My mother, my sister and I all speak fluent shoe. They greeted the description of my recent purchase of a pair of open-toe, buckle-strap, slingback, four-inch, wood-and-leather double-wedge sandals in burnt orange-textured faux-leather with precisely the right level of ooohs and aaaahs that such a stunningly fab piece of footwear warranted. However, I recognise that there are many people who don't speak shoe and who would be left none the wiser by descriptions such as 'peep-toe', 'classic Mary-Janes' or 'cork-effect stacked heel'.
And it's not only in shoe-speak that people are left wondering if what they just heard was their common spoken tongue. I'm a member of the Sorp committee, where they speak fluent accountant. The dialect consists largely of phraseology such as 'the IPSASB conceptual framework' and extremely complex acronyms such as, well, Sorp, Fred 41 and UKGAAP.
My point? I think that most of us in the voluntary sector would recognise that we also fall into the trap of using language that can exclude others who are not so much in the know. I've often noticed, for example, that the terms 'sustainable community development', 'regeneration of the social economy' or 'social investment' mean different things to different people. And to some, including me, they mean nothing at all.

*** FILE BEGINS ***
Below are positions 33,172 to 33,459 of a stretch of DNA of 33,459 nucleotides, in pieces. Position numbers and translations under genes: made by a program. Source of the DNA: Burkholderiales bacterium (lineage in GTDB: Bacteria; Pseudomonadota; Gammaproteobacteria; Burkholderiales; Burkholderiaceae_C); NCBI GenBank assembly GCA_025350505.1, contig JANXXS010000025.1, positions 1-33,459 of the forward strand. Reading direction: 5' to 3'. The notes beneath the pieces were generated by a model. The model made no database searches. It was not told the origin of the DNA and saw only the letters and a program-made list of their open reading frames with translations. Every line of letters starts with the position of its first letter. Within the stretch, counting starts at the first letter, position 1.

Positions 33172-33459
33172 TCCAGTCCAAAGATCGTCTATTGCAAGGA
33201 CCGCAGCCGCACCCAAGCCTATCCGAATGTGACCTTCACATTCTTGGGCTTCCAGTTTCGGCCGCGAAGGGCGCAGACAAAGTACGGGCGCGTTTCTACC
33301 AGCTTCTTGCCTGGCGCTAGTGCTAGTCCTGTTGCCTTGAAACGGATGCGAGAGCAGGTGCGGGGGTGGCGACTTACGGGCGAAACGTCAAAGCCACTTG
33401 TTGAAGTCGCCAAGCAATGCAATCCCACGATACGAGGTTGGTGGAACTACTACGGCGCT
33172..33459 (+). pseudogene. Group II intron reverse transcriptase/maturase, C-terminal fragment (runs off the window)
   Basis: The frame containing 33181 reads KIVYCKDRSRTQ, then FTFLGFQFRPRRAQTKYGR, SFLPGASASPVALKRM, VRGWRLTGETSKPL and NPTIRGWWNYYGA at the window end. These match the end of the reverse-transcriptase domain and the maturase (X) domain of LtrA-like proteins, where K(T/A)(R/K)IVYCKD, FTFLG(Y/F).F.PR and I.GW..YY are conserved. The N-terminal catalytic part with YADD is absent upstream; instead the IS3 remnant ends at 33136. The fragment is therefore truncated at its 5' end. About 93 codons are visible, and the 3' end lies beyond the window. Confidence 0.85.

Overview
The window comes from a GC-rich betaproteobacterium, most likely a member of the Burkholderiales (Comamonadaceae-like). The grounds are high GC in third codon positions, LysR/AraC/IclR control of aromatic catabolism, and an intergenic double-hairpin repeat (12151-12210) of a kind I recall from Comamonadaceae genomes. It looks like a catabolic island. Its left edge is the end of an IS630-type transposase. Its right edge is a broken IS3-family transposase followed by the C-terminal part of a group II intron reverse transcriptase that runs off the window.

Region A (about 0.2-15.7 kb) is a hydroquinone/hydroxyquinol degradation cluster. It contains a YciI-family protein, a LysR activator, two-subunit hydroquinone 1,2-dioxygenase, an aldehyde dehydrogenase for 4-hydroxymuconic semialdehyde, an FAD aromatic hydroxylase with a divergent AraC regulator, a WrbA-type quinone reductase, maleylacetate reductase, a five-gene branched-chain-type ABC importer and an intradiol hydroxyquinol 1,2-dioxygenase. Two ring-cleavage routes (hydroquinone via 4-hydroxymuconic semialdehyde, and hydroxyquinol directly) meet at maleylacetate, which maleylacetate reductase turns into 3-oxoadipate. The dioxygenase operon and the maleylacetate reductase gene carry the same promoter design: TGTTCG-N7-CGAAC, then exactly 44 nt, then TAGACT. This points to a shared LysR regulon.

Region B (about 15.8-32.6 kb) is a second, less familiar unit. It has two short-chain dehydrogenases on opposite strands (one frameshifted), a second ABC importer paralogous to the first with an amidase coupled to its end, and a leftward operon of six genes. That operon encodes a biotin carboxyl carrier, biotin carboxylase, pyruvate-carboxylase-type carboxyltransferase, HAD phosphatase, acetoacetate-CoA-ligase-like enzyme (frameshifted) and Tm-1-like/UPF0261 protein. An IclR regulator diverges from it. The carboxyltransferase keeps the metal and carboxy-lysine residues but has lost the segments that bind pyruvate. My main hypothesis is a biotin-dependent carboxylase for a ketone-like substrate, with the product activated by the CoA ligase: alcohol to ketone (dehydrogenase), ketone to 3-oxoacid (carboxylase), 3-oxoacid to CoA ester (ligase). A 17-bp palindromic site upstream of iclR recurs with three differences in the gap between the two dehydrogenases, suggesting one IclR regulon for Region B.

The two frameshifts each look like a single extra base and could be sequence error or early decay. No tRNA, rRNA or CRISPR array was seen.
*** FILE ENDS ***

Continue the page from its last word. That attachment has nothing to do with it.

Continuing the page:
Part of our role as leaders is to ensure that we adjust our speaking to others' listening. We simply cannot expect others to learn to speak our language - particularly when we are in the business of influencing them. This means using simple and straightforward language and avoiding doublespeak. For example, replacing the words 'non-performing assets' with 'bad debts'; calling a loss a loss and not a 'negative contribution to surplus'; calling trustees' private time 'private time' rather than 'in camera'.
And if you're making people redundant, call it that. No one is daft enough to be fooled by the phrase 'we're not making job losses; we are simply in the process of downward management of staff resources'. The simpler the language you use, the more likely you are to be clearly understood, which is much easier and fairer for everyone.
- Debra Allcock Tyler is chief executive of the Directory of Social Change and a trustee of MedicAlert